Wednesday, May 28, 2008

Must He Be Like Putin?

I think there's something terribly wrong in Russia.

Not like that's a particularly bold statement. You could make the argument that the huge and disparate entity known as "Russia" has never really been "right--it's just been in various stages of barely-holding-shit-togetherness. This is a place where winter wins wars, where the country practically exists in all four hemispheres at once. It's a freaky place, which I suppose is inevitable when you live right next to the Mongols*.

*Just a note on what the Russians were up against in the Mongol Golden Horde. The Mongols under Genghis Khan were the first truly modern army, in that they were organized, professional, and hierarchical. The bulk of the army consisted of horse-mounted archers, a concept which really is quite ingenious. It's built on a the very simple principle of me being able to shoot at you without you being able to catch me. The Mongols utilized one technique known as the "Parthian Shot" (named after the Parthians, a steppe people who used it to bitch-slap the Romans a thousand years before). They'd ride like bastards up to the enemy, firing all the way, fight for a second or two, then pretend to panic, wheeling around to retreat. When the enemy gave chase, they'd fire while running away ("parting shot"--get it?), and when the enemy was dispersed, tired, and scared, they'd turn around and massacre them. To get an idea of how well this worked, bear in mind that "Mongolia" used to mean "Southeast Asia, Russia, the Middle East, and Poland".

Now, a lot of this explains why the place is so weird, but I think it's recently entered a special level of screwed-up. After a brief period of being one of two big dogs on the world stage, Russia's been on a really noticeable tailspin for the past twenty years or so. Think of it this way: Russia had a really hot girlfriend, lost her, and is now showing up to parties in an old and sauce-stained sweatshirt, drooling all over himself, refusing to take a shower or pay his soldiers. He's knocking back vodka like it's water, creepily hitting on all the hot chicks there, and failing to keep track of his nuclear stockpile, so there's about a ten percent chance the entire place is going to go up in a blinding flash of nuclear light. It's just awkward for everyone involved.

But then, along comes Putin.

Vladimir Vladimirovitch Putin is a former KGB agent and the current Prime Minister of Russia. All you really know about him is that he used to be Russia's President, but he seemingly got bored of that, so he nominated some crony to be President, and took the PM spot for himself. But no one talks to the new President, because Putin basically switched up the role of President and Prime Minister. He's at the point where he does whatever the deuce he wants and gets away with it.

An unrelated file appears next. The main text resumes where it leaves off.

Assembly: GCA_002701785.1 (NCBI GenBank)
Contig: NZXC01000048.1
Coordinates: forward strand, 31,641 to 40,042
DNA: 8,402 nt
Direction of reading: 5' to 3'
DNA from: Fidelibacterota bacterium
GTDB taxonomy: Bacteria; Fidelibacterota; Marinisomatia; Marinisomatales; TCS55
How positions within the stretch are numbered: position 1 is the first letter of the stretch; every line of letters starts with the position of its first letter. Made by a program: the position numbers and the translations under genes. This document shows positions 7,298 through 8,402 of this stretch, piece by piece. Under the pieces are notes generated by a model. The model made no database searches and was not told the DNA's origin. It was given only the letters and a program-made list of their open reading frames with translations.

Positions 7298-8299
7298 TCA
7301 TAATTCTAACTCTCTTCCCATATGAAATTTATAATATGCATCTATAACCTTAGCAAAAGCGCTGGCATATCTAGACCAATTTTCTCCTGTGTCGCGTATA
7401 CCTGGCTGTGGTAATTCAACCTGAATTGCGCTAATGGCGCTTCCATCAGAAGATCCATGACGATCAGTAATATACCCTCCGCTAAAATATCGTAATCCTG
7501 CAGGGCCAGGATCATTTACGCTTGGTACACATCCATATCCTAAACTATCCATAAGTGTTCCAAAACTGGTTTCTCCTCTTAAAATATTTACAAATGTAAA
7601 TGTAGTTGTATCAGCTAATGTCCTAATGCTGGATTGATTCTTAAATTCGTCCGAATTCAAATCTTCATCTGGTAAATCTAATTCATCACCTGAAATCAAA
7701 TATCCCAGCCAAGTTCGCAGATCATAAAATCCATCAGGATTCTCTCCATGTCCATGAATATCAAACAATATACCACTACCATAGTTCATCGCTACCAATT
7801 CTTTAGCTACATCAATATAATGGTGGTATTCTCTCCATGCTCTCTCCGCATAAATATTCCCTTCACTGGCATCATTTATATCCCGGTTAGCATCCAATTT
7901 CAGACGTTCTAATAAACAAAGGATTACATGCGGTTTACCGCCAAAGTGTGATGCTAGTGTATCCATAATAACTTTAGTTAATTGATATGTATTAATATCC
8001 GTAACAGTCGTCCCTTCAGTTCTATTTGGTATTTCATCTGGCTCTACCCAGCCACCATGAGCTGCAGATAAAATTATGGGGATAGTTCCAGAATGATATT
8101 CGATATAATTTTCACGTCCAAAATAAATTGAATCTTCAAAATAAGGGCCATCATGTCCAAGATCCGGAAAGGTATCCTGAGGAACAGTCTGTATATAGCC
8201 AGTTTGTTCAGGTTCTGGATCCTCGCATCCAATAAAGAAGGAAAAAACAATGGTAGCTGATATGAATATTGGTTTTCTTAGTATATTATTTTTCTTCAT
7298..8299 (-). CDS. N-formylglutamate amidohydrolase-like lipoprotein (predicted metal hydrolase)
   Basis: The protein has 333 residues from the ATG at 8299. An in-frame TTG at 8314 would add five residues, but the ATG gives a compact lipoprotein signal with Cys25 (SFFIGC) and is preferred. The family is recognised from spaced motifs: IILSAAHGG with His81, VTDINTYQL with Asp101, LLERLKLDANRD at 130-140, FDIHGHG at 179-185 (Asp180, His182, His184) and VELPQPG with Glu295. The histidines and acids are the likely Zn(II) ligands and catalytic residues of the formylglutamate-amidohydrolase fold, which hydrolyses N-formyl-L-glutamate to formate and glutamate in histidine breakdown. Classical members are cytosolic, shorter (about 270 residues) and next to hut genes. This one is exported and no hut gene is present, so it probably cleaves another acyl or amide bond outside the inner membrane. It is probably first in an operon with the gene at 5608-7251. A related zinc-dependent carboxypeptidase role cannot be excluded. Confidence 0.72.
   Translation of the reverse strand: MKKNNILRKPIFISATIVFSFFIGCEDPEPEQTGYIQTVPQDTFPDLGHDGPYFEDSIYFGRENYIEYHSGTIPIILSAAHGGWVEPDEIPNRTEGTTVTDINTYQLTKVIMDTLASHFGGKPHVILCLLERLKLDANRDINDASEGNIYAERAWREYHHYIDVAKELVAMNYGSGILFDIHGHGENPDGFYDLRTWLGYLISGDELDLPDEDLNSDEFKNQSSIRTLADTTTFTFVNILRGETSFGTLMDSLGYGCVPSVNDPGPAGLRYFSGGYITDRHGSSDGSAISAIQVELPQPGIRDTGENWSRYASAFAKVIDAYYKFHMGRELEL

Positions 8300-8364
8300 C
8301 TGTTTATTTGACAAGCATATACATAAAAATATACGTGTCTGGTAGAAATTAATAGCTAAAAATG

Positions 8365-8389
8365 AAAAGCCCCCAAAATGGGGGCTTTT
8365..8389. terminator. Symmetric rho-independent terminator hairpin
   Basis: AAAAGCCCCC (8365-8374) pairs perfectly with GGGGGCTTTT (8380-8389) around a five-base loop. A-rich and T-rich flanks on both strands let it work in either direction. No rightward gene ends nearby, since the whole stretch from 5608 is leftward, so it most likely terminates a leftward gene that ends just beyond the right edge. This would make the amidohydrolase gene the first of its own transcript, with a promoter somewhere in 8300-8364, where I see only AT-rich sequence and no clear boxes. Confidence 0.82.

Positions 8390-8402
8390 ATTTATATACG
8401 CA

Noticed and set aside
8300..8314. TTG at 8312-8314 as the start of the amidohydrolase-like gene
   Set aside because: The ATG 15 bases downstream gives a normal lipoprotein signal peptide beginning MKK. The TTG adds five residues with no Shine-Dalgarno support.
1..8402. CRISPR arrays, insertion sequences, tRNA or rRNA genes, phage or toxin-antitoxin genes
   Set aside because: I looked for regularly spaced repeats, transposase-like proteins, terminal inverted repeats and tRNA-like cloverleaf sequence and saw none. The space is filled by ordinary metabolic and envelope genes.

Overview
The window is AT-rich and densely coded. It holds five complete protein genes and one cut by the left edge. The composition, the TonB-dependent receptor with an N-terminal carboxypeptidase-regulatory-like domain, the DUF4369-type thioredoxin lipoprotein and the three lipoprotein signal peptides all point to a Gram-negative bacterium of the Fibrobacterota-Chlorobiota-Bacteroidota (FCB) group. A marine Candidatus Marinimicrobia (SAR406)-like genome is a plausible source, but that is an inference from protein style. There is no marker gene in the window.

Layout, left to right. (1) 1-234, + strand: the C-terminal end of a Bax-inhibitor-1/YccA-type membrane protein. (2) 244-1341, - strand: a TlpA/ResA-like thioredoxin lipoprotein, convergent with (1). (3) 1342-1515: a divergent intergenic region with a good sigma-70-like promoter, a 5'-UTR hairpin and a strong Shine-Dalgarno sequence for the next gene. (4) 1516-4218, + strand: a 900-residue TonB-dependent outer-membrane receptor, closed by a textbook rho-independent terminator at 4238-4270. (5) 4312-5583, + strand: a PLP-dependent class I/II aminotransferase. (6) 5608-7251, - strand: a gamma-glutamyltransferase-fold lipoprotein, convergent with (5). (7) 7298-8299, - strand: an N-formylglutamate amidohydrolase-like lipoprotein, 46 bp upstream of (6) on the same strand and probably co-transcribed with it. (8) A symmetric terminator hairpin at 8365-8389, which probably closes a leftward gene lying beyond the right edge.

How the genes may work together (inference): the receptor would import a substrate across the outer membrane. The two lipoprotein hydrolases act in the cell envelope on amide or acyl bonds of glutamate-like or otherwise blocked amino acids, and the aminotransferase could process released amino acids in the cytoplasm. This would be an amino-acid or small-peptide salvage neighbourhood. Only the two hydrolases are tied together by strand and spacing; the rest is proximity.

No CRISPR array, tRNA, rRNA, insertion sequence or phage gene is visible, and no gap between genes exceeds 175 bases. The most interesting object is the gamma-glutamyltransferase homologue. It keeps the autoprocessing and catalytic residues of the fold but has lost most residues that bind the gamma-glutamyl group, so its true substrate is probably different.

And they love him for it.

Don't get me wrong: the election was probably a bit rigged. First, he got 71 percent of the vote, a wee bit too high unless you're Reagan or something, and second, this is Russia we're talking about here. It's not like there's a longstanding democratic tradition in place.

But for a guy who really hasn't brought Russia out of the doldrums (the economy is better, but the country still isn't going anywhere), it's astonishing how much the country loves him. They have Vlad Putin fan clubs, Vlad Putin youth groups, Vlad Putin posters. I recently came upon a Vlad Putin music video, presented here for your consideration:

Just so we're clear on this, you just watched two appallingly hot pop stars sing about how they want to jump a president's bones. Again, just so we're clear.

So, why does Russia love Putin? I think it has pretty much everything to do with image.

Every shot I've seen of Putin has a certain quality to it:

Namely, it makes him look badass. I don't think he purposefully had that particular lighting done just for that picture, but it seems to happen to him an awful lot. He probably just naturally creates ominous lighting.

If you're a country, down and despised, spitting up all over itself at a party, wouldn't you want someone out there who at least gives off a good impression? The impression of "don't mess with me?"

Or, "do what I say, before I smack you?"


A lot of the guy's pictures show him shirtless. I think it has something to do with virility.